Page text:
Coal: Still Burning
Back in 2014, when the incumbent Narendra Modi-led NDA government decided to give impetus to renewable energy, many believed it is the "end-game" for coal sector in India's energy mix. To some extent, the belief was translated into reality with the government going gung-ho on escalating renewable energy targets to 175 GW, and achieving milestones in solar capacity addition, since then. But, India is an unpredictable economy. A sector, which was written-off by environmentalists a few years ago, is still contributing 75 per cent to India's energy security and how. Believe it or not, but thermal coal imports to India have consistently been in the range of 145-155 MTPA. The lowest imports in the 2014-18 period has been 144 MT in 2017.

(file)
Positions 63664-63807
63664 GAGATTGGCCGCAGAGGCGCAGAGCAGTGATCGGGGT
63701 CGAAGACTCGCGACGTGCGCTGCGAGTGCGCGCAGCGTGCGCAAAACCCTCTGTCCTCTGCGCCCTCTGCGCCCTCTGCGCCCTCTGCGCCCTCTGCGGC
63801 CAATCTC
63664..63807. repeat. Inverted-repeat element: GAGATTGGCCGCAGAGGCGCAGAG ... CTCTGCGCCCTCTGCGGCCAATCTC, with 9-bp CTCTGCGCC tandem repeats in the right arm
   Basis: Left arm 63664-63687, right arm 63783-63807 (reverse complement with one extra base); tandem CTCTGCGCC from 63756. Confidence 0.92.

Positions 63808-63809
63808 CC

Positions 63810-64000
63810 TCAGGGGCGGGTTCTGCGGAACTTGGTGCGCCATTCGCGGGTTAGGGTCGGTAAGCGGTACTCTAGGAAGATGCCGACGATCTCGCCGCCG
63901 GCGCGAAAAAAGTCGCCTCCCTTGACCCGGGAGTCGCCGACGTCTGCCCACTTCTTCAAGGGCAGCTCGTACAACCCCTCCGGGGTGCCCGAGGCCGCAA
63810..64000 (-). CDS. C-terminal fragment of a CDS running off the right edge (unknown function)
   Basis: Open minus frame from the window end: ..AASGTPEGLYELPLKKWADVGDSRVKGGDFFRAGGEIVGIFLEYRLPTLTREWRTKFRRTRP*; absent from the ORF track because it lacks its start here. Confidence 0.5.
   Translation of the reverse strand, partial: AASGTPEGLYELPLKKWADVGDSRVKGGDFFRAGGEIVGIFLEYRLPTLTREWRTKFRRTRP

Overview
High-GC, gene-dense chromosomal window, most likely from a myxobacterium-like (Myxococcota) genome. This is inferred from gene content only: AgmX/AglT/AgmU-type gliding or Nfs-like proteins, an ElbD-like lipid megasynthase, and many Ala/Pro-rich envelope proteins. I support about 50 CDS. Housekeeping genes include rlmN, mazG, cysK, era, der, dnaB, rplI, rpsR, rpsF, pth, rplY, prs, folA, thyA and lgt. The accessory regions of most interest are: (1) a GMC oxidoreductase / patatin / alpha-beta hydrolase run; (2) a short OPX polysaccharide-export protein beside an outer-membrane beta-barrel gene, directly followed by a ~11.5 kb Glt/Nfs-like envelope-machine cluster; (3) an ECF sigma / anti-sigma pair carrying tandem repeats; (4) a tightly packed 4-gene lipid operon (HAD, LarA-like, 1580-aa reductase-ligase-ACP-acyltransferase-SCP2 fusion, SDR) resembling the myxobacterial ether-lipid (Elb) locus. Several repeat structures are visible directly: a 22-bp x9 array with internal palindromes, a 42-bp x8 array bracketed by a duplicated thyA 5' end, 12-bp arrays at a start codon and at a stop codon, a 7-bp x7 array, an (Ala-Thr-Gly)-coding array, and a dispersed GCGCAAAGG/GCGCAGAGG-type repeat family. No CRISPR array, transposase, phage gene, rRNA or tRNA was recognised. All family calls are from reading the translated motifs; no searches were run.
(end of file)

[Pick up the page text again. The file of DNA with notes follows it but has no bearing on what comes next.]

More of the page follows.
The imports thereafter have recovered sharply in 2018 to over 151 MT. Consider this: India's total installed power capacity stood at 350 GW as of December 2018. 55 per cent or 191 GW of the total installed capacity was coal-fired. In terms of total power generated thermal power, which is mainly coal-based power plants, continues to contribute 78-80 per cent of the total power generated.
Coal-based power generation growth would be preceded by sustained demand for good quality coal in order to fire these plants. The need for increased supply of coal over the next decade is thus foreseeable, and this further pushes the need for development of commercial mines to aid the supply of thermal coal which currently is being done by State-run coal miners. Even in the most adverse scenario, it appears that the demand for coal in India, as a source of primary energy, shall expand until 2030 and perhaps beyond. This would albeit be at a lower CAGR of 3 per cent, compared with 6 per cent in the last five years.